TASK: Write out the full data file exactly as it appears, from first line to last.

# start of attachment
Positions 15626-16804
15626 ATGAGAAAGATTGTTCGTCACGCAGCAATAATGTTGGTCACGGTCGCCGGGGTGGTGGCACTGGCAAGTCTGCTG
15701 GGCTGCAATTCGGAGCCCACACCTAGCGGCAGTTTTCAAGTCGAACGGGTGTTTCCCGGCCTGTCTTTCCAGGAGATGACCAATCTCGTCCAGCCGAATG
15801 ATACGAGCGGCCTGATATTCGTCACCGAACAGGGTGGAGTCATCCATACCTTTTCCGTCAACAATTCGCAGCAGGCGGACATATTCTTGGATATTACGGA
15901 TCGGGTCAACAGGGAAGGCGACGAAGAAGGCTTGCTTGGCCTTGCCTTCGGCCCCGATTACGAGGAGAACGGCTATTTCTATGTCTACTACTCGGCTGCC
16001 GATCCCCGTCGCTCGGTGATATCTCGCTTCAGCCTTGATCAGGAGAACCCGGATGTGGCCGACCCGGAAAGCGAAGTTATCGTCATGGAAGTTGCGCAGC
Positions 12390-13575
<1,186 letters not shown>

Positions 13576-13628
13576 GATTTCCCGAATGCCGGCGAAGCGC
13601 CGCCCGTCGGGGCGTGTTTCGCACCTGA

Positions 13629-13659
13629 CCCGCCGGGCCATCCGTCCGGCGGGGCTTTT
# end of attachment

Positions 15626-16804
15626 ATGAGAAAGATTGTTCGTCACGCAGCAATAATGTTGGTCACGGTCGCCGGGGTGGTGGCACTGGCAAGTCTGCTG
15701 GGCTGCAATTCGGAGCCCACACCTAGCGGCAGTTTTCAAGTCGAACGGGTGTTTCCCGGCCTGTCTTTCCAGGAGATGACCAATCTCGTCCAGCCGAATG
15801 ATACGAGCGGCCTGATATTCGTCACCGAACAGGGTGGAGTCATCCATACCTTTTCCGTCAACAATTCGCAGCAGGCGGACATATTCTTGGATATTACGGA
15901 TCGGGTCAACAGGGAAGGCGACGAAGAAGGCTTGCTTGGCCTTGCCTTCGGCCCCGATTACGAGGAGAACGGCTATTTCTATGTCTACTACTCGGCTGCC
16001 GATCCCCGTCGCTCGGTGATATCTCGCTTCAGCCTTGATCAGGAGAACCCGGATGTGGCCGACCCGGAAAGCGAAGTTATCGTCATGGAAGTTGCGCAGC
Positions 12390-13575
<1,186 letters not shown>

Positions 13576-13628
13576 GATTTCCCGAATGCCGGCGAAGCGC
13601 CGCCCGTCGGGGCGTGTTTCGCACCTGA

Positions 13629-13659
13629 CCCGCCGGGCCATCCGTCCGGCGGGGCTTTT